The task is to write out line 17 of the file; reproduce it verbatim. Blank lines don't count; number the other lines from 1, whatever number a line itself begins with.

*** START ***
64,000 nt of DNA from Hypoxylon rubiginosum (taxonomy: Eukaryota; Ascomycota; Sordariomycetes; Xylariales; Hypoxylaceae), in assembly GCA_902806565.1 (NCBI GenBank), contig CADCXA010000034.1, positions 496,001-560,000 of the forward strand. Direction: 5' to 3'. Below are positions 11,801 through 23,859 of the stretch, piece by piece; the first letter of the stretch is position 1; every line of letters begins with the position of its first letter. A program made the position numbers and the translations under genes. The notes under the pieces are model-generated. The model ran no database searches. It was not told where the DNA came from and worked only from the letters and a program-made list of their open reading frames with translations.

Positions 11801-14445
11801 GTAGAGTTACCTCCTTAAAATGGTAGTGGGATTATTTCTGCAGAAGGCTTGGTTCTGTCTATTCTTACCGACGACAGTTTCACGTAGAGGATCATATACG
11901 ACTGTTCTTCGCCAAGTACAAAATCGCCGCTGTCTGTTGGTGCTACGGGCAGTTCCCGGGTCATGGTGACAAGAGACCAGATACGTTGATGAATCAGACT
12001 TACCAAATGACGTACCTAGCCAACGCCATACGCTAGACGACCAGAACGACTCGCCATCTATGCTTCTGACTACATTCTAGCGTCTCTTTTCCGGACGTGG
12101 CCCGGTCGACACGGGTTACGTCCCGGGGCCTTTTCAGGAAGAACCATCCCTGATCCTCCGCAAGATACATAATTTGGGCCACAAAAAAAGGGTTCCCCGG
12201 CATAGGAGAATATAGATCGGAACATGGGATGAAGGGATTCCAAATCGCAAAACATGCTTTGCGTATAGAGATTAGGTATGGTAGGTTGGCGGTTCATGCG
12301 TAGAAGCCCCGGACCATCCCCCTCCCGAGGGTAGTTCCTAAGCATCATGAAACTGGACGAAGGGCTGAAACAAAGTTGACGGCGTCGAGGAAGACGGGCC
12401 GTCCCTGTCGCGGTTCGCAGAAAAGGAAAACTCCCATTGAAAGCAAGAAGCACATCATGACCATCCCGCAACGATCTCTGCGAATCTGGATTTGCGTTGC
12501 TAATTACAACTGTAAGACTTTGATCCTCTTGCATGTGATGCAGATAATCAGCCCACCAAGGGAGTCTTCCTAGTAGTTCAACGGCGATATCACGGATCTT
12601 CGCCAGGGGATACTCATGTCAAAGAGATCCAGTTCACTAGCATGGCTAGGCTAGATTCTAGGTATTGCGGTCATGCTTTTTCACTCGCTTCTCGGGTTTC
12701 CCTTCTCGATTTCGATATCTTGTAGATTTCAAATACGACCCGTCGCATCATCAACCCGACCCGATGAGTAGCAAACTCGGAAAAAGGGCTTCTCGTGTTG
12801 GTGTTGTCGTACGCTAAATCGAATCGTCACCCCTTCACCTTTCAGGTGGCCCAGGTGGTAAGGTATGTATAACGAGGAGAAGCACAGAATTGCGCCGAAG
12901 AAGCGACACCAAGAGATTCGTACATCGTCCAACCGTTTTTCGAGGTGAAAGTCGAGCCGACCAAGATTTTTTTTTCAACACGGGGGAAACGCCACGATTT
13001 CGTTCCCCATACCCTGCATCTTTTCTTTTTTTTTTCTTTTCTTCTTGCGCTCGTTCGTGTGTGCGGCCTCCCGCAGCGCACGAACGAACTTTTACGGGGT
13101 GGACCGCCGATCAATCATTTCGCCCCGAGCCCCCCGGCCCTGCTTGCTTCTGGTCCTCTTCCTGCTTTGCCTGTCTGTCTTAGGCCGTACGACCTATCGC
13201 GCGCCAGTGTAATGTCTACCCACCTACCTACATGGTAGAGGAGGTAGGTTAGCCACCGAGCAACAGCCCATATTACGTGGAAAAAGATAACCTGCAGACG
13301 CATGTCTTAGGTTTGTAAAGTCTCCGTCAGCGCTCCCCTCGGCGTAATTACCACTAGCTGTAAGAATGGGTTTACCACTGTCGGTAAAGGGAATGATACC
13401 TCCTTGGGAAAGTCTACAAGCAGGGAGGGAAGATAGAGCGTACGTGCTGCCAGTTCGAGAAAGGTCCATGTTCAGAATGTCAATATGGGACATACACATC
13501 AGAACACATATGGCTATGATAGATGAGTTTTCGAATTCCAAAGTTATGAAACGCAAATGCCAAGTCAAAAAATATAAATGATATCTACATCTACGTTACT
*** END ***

13201 GCGCCAGTGTAATGTCTACCCACCTACCTACATGGTAGAGGAGGTAGGTTAGCCACCGAGCAACAGCCCATATTACGTGGAAAAAGATAACCTGCAGACG